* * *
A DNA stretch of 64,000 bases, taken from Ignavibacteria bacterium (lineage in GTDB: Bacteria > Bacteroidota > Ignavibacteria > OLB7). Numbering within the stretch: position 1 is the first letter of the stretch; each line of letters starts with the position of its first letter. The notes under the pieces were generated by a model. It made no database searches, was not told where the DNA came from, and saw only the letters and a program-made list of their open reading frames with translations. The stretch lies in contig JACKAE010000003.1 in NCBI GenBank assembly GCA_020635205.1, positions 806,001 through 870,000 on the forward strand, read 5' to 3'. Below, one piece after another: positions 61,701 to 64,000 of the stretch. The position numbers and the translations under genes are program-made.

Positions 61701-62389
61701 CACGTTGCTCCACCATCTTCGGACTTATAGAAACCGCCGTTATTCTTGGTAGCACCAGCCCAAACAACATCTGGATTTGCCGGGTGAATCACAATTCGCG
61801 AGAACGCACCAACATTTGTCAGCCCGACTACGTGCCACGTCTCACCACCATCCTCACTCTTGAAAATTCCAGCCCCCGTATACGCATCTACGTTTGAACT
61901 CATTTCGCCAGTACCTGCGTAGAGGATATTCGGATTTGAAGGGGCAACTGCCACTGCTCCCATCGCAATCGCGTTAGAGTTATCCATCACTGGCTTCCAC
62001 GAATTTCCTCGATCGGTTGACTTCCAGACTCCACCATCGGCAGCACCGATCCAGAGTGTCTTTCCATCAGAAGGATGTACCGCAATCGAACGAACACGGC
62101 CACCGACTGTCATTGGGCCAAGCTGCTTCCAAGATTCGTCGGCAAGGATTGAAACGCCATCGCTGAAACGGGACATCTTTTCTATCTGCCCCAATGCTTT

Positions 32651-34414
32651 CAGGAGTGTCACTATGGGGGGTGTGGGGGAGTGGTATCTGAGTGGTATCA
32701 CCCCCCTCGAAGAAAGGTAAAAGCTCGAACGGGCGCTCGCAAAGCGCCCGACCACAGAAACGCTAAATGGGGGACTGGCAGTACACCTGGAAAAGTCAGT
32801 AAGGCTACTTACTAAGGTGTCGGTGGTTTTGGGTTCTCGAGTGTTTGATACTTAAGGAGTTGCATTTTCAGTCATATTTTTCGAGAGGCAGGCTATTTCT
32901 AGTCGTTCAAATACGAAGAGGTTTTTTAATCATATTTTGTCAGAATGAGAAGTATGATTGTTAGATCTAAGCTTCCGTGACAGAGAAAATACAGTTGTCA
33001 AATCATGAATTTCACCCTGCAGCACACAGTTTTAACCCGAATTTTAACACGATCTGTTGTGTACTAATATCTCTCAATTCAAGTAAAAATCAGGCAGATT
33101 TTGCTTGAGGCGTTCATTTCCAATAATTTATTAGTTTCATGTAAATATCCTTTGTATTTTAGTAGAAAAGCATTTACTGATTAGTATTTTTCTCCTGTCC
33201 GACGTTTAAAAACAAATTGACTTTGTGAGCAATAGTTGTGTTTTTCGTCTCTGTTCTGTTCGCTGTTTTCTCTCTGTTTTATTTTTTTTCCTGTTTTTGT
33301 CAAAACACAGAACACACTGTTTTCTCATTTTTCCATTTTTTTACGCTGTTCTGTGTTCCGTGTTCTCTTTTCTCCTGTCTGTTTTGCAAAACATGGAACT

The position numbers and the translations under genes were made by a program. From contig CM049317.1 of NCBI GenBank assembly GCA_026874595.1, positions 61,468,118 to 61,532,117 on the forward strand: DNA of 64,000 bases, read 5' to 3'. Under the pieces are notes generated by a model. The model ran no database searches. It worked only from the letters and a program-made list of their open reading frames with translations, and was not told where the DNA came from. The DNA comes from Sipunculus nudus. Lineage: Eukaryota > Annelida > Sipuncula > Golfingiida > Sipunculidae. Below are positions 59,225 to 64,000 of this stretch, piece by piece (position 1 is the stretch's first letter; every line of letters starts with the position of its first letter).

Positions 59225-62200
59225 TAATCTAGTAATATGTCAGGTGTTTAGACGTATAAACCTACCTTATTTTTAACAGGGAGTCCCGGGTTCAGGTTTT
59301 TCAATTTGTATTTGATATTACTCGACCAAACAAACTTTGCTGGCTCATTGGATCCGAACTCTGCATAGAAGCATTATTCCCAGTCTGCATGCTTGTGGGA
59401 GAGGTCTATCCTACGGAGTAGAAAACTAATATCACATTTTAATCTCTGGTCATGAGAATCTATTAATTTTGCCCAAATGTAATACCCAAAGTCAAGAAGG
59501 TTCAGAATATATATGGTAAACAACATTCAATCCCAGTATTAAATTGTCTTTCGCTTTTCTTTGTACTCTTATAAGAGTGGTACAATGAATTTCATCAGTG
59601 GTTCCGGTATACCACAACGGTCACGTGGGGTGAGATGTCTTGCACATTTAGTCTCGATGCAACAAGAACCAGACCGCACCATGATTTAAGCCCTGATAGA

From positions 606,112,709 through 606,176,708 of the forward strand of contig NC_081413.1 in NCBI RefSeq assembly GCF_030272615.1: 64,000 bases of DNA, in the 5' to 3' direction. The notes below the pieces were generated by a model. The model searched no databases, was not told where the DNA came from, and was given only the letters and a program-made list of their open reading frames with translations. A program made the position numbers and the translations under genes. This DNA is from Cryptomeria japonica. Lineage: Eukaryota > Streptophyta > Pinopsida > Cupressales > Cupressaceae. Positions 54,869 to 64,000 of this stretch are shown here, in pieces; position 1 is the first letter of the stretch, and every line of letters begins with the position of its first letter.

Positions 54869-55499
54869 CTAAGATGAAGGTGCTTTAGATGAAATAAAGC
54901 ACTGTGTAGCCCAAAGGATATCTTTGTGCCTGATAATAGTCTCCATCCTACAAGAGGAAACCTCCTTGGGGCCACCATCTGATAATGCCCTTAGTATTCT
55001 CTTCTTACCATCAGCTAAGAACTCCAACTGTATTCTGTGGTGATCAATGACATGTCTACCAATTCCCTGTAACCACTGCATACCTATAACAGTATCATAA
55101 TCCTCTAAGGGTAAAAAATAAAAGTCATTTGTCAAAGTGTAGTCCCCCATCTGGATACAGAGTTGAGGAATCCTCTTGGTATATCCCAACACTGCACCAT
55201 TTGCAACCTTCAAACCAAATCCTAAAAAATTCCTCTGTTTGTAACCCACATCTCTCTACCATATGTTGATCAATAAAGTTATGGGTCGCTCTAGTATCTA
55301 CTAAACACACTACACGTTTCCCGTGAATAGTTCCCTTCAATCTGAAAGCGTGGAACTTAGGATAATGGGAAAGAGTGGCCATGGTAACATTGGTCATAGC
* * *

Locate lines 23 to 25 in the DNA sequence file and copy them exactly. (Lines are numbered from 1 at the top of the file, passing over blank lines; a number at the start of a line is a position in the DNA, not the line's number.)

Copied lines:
59601 GTTCCGGTATACCACAACGGTCACGTGGGGTGAGATGTCTTGCACATTTAGTCTCGATGCAACAAGAACCAGACCGCACCATGATTTAAGCCCTGATAGA

From positions 606,112,709 through 606,176,708 of the forward strand of contig NC_081413.1 in NCBI RefSeq assembly GCF_030272615.1: 64,000 bases of DNA, in the 5' to 3' direction. The notes below the pieces were generated by a model. The model searched no databases, was not told where the DNA came from, and was given only the letters and a program-made list of their open reading frames with translations. A program made the position numbers and the translations under genes. This DNA is from Cryptomeria japonica. Lineage: Eukaryota > Streptophyta > Pinopsida > Cupressales > Cupressaceae. Positions 54,869 to 64,000 of this stretch are shown here, in pieces; position 1 is the first letter of the stretch, and every line of letters begins with the position of its first letter.

Positions 54869-55499